Sermon delivered at Temple Israel of Boston
February 1, 2013 / 21 Shevat 5773
This week our rabbinic team at TI attended a clergy caucus of the Greater Boston Interfaith Organization. About 30 religious leaders from GBIO’s 56 institutions gathered at Roxbury Presbyterian Church for the purpose of getting to know each other, of learning, of exploring common ground. We studied the paradigm that's so central to our practice of community organizing: the tension between the world-as-it-is and the world-as-it-should-be.
We all live in this tension, especially clergy who at least strive to hold a mastery over religious traditions that embody various articulations of the world as it should be while also staying connected community, present-tense reality.
We studied how this paradigm plays out in the movie Lincoln. President Lincoln understood it as well as anyone, in least according to Dorothy Kearns Goodwin’s book, Team of Rivals, as well as Spielberg’s production of Lincoln, which focuses on but a few pages from Goodwin’s book.
In the world as it is, Lincoln knew that slavery was an abomination, completely immoral. “If slavery is not wrong,” he once wrote, “nothing is wrong.”
But in the world as it is—as the book and movie deeply explore—Lincoln knew that the Emancipation Proclamation was the best he could do at a given moment. The Emancipation Proclamation, of which of course this year marks the 150thanniversary, was a deeply problematic statement:
< !--[if !supportLists]-->· <!--[endif]-->It did not free all the slaves—it didn’t apply to the so-called border states—Maryland, Kentucky, Delaware, Missouri, and West Virginia.
< !--[if !supportLists]-->· <!--[endif]-->In order to emancipate slaves, of legal necessity, the Proclamation assumed the slaves’ status not as free human beings but as war contraband, or seized property.
< !--[if !supportLists]-->· <!--[endif]-->Lincoln wasn’t even sure that the Proclamation was constitutional.
< !--[if !supportLists]-->· <!--[endif]-->And of the greatest political significance: it was an Executive Order only valid during war time. As soon as the war ended, the Proclamation could be deemed void, and with it the freedom that it extended to some African Americans.
Therefore, Lincoln, aware of the world-as-it-should-be but so deeply grounded in-the-world-as-it-is, decides that the passage of a constitutional Amendment freeing slaves is more urgent than ending the bloodiest war in our nation's history. He chooses to obfuscate whether the possibility exists for peace negotiations with the South, until such time as he gets the Amendment done—arguably extending the Civil War, causing more deaths in the immediate future. He offers governmental positions to secure votes for the Amendment; even cash bribes are given out—to get the job done in the world-as-it-is.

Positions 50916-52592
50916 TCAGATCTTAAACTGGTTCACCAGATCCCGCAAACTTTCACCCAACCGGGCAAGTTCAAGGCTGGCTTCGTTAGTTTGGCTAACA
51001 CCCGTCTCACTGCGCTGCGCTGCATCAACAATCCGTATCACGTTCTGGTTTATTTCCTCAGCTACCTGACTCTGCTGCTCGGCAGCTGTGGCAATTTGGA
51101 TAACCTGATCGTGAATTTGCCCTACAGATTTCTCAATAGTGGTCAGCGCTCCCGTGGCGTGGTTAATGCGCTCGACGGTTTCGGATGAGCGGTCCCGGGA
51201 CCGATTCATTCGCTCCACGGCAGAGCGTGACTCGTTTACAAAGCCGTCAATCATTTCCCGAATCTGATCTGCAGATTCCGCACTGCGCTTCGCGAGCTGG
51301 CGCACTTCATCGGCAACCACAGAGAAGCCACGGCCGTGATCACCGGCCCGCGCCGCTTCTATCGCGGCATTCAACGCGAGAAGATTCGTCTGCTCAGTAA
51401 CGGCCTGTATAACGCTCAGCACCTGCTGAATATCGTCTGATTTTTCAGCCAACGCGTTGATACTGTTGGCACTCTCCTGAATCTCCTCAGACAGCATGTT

* * *
Our Torah portion this week, Parashat Yitro, also presents us with the tension between the world-as-it-should-be and the world-as-it-is. In the Torah up to this point, throughout Genesis and Exodus, we have seen this paradigm playing out in the lives of our biblical characters. All of our patriarchs and matriarchs live messy lives interspersed with divine encounter: Noah who walked with God rejected humanity; Hagar rejected by Sarah and Abraham meets God in her wanderings, and she even names God; Jacob deceives his family but in the wilderness finds God's presence that guides him; the list goes on and on. These biblical heroes are not situated by our text in the world-as-it-should-be; they were plunked down squarely in the awkward space in-between.
But it's not until Parashat Yitro that we first encounter God's revelation to the entire people of Israel: We hear the Decalogue, the 10 Commandments. The world-as-it-should-be, obedient to God, honorable to each other. All of this, presented clearly to Moses on the top of a mountain.
But ironically, for the people down below, Revelation is less revealing.
Nevertheless, Tractate Shabbat (146a) of the Babylonian Talmud interprets this moment as so utterly central to the meaning of Judaism that it teaches that the soul of every single Jew, past, present, and future was there, at the foot of Sinai, beholding…whatever it was that the Israelites beheld.